No, I’ve not stopped blogging I’ve just had another little break. It’s back in business again and with Swedish Midsummer just around the corner I’ve found this useful little videoclip to get you prepared.
The first glögg of the year has just been tasted at our house. It smelled amazing, tasted alright (not the best glögg I’ve ever had) and it was dark outside so I pretended it was winter instead of summer (I’m blonde so it worked). In other words, quite a success, but I did miss the pepparkaka and lussebulle
Just like NK in Sweden have their traditional Christmas window, so has Myer here in Australia. We went and had a look after we went out to a friends birthday dinner last night. I loved it, and I got a little bit of Christmas feeling which otherwise is hard given it’s basically summer.
Watch a behind the scene video below
Only a couple of weeks to go until Midsummer so time to prepare yourself and if you don’t know what you need to do here is a little guide - Swedish Midsummer for Dummies.
I just keep going with weird Swedish Midsummer traditions. The night of Midsummer Eve is said to be a magical night and according to old folklore young girls should pick seven different flowers (some believe it to be nine) and put under their pillow. If she does she’ll dream of the man she’ll marry. And yeah, the flowers have to be picked during silence too, if not the magic will be broken and it won’t work. Some also say that she has to clime as many fences as the number of flowers too.
Midsummer is coming up, on Friday to be exact. I don’t think non Swedes understand quite how big this day is for us. We don’t celebrate our own National Day half as much and all other public holidays look pale in comparison. Therefore I must say that this year’s celebration, Simon’s first, is a big fail. I’ve been too occupied with work and worrying about other stuff so I’ve sort of forgot about it and therefore I haven’t arranged for us to go to a nice summer cottage with friends or go out in the archipelago. But at least we’re not going to sit here alone, we’ll be heading to Göteborg to hang with my brother and his friends. I’m sure it will be fun but it won’t be the traditional midsummer party that I would have loved to show Simon.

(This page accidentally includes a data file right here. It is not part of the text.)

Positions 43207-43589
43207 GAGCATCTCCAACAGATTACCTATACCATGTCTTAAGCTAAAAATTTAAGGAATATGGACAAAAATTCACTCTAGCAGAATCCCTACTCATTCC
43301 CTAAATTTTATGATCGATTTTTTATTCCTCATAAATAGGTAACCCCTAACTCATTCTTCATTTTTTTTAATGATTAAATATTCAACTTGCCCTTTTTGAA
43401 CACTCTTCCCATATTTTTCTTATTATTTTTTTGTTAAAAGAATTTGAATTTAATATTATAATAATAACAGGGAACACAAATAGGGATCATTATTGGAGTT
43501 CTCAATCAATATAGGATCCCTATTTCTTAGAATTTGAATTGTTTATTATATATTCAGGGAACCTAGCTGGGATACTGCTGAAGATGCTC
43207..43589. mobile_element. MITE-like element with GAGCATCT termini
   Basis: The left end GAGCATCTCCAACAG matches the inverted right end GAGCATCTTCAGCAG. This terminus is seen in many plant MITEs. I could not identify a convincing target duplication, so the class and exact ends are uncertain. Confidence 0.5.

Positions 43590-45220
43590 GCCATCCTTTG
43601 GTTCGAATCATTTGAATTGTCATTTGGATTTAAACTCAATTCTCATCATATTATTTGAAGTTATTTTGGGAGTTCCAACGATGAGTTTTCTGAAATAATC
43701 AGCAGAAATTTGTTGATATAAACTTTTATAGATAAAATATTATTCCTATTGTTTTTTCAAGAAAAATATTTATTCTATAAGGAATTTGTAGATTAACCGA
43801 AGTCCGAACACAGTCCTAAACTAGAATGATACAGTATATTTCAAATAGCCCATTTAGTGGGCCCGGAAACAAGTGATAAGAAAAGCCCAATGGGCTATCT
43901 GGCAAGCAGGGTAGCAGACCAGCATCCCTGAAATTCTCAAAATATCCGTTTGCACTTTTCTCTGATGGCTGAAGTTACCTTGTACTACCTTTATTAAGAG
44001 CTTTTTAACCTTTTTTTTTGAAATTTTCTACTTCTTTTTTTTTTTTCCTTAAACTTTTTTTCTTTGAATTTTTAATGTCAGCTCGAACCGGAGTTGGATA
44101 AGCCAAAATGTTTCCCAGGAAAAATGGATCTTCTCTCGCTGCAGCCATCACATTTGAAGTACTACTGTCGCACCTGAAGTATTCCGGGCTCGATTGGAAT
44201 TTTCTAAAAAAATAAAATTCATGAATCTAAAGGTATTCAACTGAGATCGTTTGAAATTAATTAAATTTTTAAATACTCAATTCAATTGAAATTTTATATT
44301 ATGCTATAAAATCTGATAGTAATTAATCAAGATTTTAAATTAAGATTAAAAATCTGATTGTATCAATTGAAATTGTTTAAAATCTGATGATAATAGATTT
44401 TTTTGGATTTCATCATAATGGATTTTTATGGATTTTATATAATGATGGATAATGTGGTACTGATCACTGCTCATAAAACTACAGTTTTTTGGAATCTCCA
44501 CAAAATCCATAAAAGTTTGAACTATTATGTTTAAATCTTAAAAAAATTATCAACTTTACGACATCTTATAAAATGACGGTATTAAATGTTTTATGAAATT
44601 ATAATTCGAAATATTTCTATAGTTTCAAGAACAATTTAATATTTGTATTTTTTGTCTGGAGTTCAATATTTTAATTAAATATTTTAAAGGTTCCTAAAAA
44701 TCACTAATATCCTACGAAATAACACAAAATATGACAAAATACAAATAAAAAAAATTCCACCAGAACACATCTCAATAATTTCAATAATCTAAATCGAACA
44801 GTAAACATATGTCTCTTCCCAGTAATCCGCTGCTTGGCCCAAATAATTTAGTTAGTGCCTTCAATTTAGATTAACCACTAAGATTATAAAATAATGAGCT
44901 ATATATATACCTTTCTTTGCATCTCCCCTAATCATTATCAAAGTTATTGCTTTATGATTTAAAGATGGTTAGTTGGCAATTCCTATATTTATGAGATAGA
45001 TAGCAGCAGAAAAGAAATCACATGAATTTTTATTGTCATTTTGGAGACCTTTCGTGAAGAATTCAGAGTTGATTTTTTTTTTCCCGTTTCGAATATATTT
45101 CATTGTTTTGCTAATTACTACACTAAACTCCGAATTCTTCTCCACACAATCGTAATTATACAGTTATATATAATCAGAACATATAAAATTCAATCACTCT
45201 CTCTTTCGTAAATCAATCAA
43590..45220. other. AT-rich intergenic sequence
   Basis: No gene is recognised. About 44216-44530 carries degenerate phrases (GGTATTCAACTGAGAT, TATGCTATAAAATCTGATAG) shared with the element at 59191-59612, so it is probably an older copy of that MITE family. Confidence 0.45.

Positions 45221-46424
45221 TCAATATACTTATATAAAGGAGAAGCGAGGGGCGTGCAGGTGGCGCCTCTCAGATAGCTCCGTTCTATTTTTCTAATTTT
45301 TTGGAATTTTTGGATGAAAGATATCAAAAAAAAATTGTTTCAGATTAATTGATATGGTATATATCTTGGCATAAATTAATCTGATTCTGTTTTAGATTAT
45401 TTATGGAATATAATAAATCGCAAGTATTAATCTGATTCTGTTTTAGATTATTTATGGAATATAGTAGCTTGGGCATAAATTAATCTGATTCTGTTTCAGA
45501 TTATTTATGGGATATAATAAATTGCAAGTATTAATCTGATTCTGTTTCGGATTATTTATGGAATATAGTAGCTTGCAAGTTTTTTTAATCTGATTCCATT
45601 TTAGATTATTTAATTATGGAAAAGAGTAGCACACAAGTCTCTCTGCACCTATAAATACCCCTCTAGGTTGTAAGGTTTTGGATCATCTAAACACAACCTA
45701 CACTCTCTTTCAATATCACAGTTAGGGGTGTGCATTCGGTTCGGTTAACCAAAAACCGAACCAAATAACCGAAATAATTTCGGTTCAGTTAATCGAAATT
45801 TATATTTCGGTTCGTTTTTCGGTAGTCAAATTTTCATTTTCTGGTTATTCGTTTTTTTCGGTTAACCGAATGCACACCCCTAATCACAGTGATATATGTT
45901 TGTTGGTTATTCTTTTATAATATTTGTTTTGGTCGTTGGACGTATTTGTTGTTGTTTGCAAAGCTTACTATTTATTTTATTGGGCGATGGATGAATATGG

Walpurgis Night bonfire. (Sweden)
It’s the 25th of March today and that according to the Swedish calender that means it’s Våffeldagen (the Waffle Day)! It’s also the Christian Feast of Annunciation (in Swedish: Marie Bebådelsedagen/Vårfrudagen). Most people don’t particular celebrate the feast of Annunciation but the day is considered to be the start of spring in Sweden so that’s worth celebrating. And what could possibly be a better way to celebrate it in than eating waffles?!
Swedish waffles are shaped as hearts and you can either eat them whole (5 small hearts connected) or tear them apart and eat them individually and of course you need to eat them with traditional toppings which are jam (in the north normally cloudberry jam, in Swedish: hjortronsylt), whipped cream or ice cream and maybe some fresh strawberries. Yummy!
Since we’re on the road we’ll see if there will be any waffles today otherwise I guess we just have to celebrate this very important day next week when we’re back home again.
Midsummer’s Eve or Midsommarafton as we Swedes call it is an important day of the year and it always fall on the Friday between 19 and 26 June. If the Norwegians have 17 May, their National Day, as a huge festive celebration then Midsummer is the Swedish equivalence. It’s more of a National Day to us than 6 June is.
My favourite Midsummers are spent with friends somewhere in the archipelago in someone’s summer cottage or maybe on a boat, eating matjes herring fillets with new potatoes, sour creme and chives, eating strawberries with whipped cream, drinking rosé wine and maybe a schnapps or two, playing games and maybe even dancing around the maypole, perhaps swimming in the ocean (if it’s not to freezing cold) and just relaxing. Read more
It’s April 30th today, in Sweden a day known as Valborgsmässoafton or simply Valborg (in English Walpurgis Night). The day is a festive occasion associated with the bonfires but also singing of traditional songs of Spring and parties of course. The day is particularly popular with students as they have usually just finished their exams and it is a time to let their hair down and enjoy their new found freedoms.
The celebration has ancient traditions possibly going back to pre-Christian times in Europe. The day marks the birth of Saint Walpurga, who is believed to have been born in Devon, England around the year 710. This tradition of lighting bonfires on this day originates from Germany, where they lit bonfires to scare off witches. In Sweden we used to let cows and goats out into the forest on May 1st to begin their summer grazing. The Vikings picked up the habit of lighting bonfires to keep away evil spirits and wild animals so that the livestock would not get harmed. They also used the bonfires to celebrate and hurry up spring, and to purify nature. Read more